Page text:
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To late in the night, hit "send" to early :-(
Am 18.03.14 00:31, schrieb Bjoern Kahl:
> I apologize for this being a bit longer, but I tried to really
> clarify what normalization is all about nd how it affects ZFS on
> Am 17.03.14 20:56, schrieb Philip Robar:
>> On Mon, Mar 17, 2014 at 3:40 PM, Dave Cottlehuber
>> <d...@jsonified.com> wrote:
>>> On 17. März 2014 at 19:17:23, Philip Robar
>>> (philip.ro...@gmail.com) wrote:
>>>> I admit to being one whose eyes glaze over when the
>>>> discussion turns to i18n/l10n. So why should I use formD
>>> Because (as you point out ;-) poorly written software won't
>>> iTunes is one of them, sadly.
>> OK, let me try again. I read a description of the various
>> normalization forms and despite my being a native speaker of
>> English I couldn't find any meaning in the words. (Something,
>> unfortunately all too common when it comes to standards docs.)
>> So can you explain for the naive and mildly interested what
>> "formD" means?
> The two normalization forms "formD" and "formC" mandate how
> certain characters outside the standard ASCII range (A-Z, a-z, 0-9
> and a few punctuation characters ".,-;" and some other) are
> For example (note: the following is not fully technical correct,
> but illustrates the idea), the German letter "ö", named o_umlaut,
> could be represented as-is, that is as a single entity of Unicode
> code point number 246.
> However, the "ö" could also be seen as a plain "o" with two dots
> (in printed text and modern German hand writing since 1978) or two
> short downward lines (in some German hand writing scripts, for
> example the Sütterlin script or other Kurrent scripts and hand
> writing taught before 1978).
> Similarly, the "ö" can be encode in Unicode by a two character
> sequence, a plain "o" and a modifier '"' with the meaning "put two
> dots above the previous character" (note: '"' is not such a
> modifier, it serves here as a visualization of the actual
> Now, a text in normalization "formC" or "combined form" would have
> all characters, which can be represented by a single entity encode
> using this single character.
> A text in "formD" or "decomposed form" normalization would have
> all characters that have some dots, accents, or other "additions"
> encoded using the plain base character followed by one or more
> It is normalized formD, if the modifiers come in a defined order,
> for example if a character has a dot above and below, the modifier
> for "dot below" comes always first.
> It is in irregular formD, if all characters are decomposed, but
> the modifiers do not come in the defined order, in the example of a
> dot below and above a character, having the modifier for "dot
> above" coming before the modifier for "dot below" makes the string
> This whole mess is important, because it affects how sorting
> works. For example, two strings "o" + "dot_below" + "dot_above"
> and "o" + "dot_above" + "dot_below" should compare equal, because
> they carry the same information, despite the fact that they differ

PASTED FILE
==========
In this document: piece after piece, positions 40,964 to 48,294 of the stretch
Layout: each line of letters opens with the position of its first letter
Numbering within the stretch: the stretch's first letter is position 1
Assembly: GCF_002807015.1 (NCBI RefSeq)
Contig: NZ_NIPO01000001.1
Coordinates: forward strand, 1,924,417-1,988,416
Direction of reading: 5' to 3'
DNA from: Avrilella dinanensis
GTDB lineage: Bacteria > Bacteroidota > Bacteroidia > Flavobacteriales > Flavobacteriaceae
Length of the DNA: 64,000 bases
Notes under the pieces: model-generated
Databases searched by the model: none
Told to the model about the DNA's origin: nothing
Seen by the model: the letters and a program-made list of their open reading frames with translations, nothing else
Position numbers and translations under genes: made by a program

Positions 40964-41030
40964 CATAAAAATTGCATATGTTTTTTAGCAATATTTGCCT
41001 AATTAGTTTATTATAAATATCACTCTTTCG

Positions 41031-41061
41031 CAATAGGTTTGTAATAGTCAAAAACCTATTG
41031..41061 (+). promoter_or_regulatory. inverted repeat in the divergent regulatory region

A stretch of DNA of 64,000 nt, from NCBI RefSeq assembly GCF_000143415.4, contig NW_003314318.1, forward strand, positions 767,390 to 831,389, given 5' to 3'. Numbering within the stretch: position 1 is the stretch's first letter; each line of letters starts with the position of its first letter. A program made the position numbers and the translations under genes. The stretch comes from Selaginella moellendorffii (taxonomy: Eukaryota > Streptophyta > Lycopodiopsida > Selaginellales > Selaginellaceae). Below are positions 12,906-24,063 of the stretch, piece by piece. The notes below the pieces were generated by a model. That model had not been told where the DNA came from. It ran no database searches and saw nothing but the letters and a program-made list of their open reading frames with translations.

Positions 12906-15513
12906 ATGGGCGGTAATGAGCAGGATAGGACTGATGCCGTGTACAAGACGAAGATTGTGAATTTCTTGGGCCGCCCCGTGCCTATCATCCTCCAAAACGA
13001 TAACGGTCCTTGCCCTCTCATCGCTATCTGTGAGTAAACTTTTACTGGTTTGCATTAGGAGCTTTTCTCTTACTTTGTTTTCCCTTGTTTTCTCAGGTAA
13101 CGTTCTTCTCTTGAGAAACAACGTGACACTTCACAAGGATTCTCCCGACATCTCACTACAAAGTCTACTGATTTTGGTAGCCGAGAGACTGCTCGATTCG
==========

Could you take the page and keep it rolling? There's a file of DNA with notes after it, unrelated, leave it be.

> in their binary representation.
> Normalizing make comparing and sorting easier.
> Normalization and ZFS and OSX =============================
> Why should we care?
> Because Finder wants to sort directory listings, and for this needs
> to know how the byte sequence it gets from the VFS maps to
> scripting symbols and how these symbols order.
> Finder expects text like filenames to be in formD.
> For file systems like ZFS this means, they need to
> (a) simple case: ignore encoding altogether and just deal with
> byte sequences. Since names are stored and returned as they arrive
> from the Finder & Co. no Problem arises. (In practice, problems
> arise when the using terminal or applications that don't follow
> Apple's encoding rules, because names in the wrong encoding could
> end up on the file system.)
> (b) complex case: Convert the internal form to and from formD when
> communicating with the VFS (and through it with higher levels like
> In case of (b) we have two implementation choices:
> (1) stick to the rules and really do the conversion, in both
> directions, and verifying that what ever we get from the VFS is
> actually in formD (it might not, when using terminal or 3rd party
> applications not following Apple's encoding rules). In that case,
> the setting of the normalization property doesn't matter, because
> it controls how names are recorded *on* *disk*, and this encoding
> would *never* be exposed to the VFS.
> (2) be lazy and essentially do (a), that is present the names to
> VFS in the form mandated by the normalization property when
> reading, i.e. pass-through, but still do a best effort to force
> names received from the VFS into the form mandated by normalization
> property when writing.
That should have read:
(2) be lazy and essentially do (a) but require the user to set "formD"
as value for he normalization property and then present the names to
VFS in the form found on disk, but still do a best effort to force
names received from the VFS into the form mandated by normalization
property when writing, in order not to taint a ZFS pool originating
from some other system.
Obviously (b.2) isn't a real option.
> I hope this answers the question and sheds some light on the
> problem of filename encoding.
> Best regards
| Bjoern Kahl +++ Siegburg +++ Germany |
| "googlelogin@-my-domain-" +++ www.bjoern-kahl.de |
| Languages: German, English, Ancient Latin (a bit :-)) |
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